Reboot? Maybe not

To reboot or not to reboot, that is the question

Yasmine Elsayed (she/her) // Contributor
Valeriya Kim (she/her) // Illustrator

Recently, reboots became quite famous, and I don’t exactly know why. The remaking of certain shows can really ruin the nostalgia that a lot of people have while watching the originals. The problem with remakes is that writers and producers try to reshape the original story and match it to today’s standards. 90 per cent of the time, the plots are forced and don’t have heart.  With reboots, all they have going for them is the name. Like jumping on a trend, it spreads like wildfire. Everything now has a reboot, for example, Charmed or Gossip Girl.  

I, for one, heavily opposed the remaking of Charmed, a show debuted in 1998 about three sisters, Piper, Phoebe and Prue — finding out they are witches, and thus the story begins. The original cast and plot hold a special place in my heart, and I associate that show with many bonding moments I had with my friends and family while it was first airing. Waiting every Friday night, picking snacks, and getting cozy on the couch was a ritual of ours. The 2018 Charmed has a similar storyline, set design, and love interests, but Charmed should have stayed a stand alone original.

The remake didn’t ruin my memories, but I felt that the classics should just remain that. Classics. I believe that the purpose of the reboots is to attempt to bring something “new” to the audience and relate it to the people who watched the original shows or movies. The 2007 Gossip Girl is a fantastic show but had its share of problems — primarily the problematic romanticism of elite students during a recession.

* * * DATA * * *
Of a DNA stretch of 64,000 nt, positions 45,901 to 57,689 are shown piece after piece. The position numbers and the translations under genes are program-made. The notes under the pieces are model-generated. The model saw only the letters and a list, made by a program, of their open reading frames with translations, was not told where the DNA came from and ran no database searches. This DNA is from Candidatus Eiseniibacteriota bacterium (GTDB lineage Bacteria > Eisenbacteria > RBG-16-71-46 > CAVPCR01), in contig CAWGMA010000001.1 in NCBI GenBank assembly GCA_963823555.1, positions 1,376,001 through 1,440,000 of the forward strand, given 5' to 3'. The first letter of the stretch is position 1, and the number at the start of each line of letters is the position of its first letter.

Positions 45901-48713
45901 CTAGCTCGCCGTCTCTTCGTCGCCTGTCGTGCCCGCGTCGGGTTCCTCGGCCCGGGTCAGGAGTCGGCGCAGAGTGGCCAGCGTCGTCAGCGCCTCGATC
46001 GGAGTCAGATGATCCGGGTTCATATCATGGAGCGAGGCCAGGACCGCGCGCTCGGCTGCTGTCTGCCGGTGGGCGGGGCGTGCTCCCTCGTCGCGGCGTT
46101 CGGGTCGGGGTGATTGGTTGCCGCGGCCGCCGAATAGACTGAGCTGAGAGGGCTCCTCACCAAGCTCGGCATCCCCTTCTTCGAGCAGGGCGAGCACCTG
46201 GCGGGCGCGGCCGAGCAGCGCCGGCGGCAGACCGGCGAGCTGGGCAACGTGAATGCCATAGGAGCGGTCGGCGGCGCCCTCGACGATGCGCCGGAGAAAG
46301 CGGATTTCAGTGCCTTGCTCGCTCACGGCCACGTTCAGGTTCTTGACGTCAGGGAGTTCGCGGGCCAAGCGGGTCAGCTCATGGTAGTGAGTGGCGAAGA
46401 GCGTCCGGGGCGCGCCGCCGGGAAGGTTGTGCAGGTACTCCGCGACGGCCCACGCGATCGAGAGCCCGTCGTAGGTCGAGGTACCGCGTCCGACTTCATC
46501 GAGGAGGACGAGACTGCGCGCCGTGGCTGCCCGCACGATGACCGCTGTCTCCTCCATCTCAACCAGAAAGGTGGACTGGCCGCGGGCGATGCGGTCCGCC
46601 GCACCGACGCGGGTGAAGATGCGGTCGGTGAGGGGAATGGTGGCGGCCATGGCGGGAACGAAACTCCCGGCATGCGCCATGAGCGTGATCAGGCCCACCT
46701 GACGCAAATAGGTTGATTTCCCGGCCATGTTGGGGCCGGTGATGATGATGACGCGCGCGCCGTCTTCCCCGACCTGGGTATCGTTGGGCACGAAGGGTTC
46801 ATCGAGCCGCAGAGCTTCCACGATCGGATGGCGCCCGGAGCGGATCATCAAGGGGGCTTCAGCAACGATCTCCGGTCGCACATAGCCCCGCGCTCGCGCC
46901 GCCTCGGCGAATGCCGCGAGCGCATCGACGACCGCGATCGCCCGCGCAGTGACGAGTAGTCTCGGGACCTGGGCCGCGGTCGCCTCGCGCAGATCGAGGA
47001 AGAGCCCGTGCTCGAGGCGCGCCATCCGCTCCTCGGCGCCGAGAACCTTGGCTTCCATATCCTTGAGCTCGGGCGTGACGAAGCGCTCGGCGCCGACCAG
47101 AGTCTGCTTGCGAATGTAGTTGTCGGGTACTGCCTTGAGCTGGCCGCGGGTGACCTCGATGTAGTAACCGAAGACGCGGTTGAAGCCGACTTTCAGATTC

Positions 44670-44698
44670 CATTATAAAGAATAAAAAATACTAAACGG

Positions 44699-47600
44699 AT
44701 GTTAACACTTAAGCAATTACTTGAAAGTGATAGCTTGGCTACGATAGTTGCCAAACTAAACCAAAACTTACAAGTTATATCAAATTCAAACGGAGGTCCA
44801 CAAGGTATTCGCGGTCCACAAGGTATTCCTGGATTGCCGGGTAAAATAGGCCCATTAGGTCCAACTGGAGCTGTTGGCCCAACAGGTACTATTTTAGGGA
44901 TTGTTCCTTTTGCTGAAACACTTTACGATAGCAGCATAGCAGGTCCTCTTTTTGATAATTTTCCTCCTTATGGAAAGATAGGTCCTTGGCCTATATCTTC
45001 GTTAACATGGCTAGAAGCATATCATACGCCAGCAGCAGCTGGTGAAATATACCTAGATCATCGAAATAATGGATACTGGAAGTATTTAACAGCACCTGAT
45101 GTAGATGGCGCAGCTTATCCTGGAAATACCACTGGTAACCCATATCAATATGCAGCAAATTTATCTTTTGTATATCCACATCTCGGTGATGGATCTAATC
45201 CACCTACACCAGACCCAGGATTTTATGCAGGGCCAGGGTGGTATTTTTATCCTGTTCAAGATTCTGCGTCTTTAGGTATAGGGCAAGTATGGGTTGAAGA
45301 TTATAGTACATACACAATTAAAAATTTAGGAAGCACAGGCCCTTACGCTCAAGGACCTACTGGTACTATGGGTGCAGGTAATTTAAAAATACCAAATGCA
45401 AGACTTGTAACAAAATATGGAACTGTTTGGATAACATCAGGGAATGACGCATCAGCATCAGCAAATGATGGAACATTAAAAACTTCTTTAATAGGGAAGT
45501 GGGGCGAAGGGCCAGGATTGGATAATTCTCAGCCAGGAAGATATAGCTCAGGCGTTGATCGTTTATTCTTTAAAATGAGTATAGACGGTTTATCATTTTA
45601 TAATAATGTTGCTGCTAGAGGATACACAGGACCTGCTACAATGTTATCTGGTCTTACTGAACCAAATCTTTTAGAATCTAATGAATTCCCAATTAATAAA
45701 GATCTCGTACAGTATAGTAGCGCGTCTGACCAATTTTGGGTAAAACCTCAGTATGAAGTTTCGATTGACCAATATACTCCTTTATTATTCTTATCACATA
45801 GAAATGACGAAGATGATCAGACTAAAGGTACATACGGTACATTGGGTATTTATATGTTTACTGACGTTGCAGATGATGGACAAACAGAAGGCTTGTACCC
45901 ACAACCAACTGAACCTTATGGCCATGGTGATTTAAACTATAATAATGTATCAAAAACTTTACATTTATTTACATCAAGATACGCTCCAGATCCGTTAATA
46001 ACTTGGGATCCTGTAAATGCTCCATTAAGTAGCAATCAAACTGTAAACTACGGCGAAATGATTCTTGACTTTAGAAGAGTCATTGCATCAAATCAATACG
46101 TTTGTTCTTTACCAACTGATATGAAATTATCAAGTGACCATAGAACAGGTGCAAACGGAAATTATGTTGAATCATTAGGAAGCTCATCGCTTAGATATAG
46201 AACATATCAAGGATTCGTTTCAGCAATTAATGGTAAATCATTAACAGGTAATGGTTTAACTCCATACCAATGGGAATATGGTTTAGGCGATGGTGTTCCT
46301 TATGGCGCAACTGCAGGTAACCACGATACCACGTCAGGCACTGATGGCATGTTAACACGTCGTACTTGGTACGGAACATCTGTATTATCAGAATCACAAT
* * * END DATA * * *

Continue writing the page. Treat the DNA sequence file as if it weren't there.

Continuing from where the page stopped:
However, the 2021 Gossip Girl attempts to pick up where the original left off — with a new generation going through the same cycle that the original cast went through. Was this “remake” necessary? Not really. One Gossip Girl show is more than enough. What’s funny about this situation is when you google Gossip Girl or Charmed, the original shows pop-up, not the remakes.

The beauty of having original ideas is that you are introduced to new adventures, new characters, new mysteries, and the list goes on. Re-using these ideas ruins the excitement of it all. However, if new generations want to watch a good show, I would definitely recommend the original series since going “vintage” is a trend right now.

I’ll admit, I have liked a reboot in the past. Granted, I didn’t know it was a remake until recently, but I did get sucked into the 2012 film 21 Jump Street. I found out that it was originally a show made in 1987 with an incredible cast that was a lot more diverse than the film. The film is great but, just as suspected, the original is much better. Looking back with my newfound knowledge of the 1987 show, I have to appreciate that some of the original cast did make an appearance in the 2012 version. 

With reboots, there is a high possibility that you might dislike it. If you weren’t aware that there is an original, like myself, the odds for disliking the show are in your favour. Either way, you can never go right with reboots. Unless it’s 21 Jump Street.

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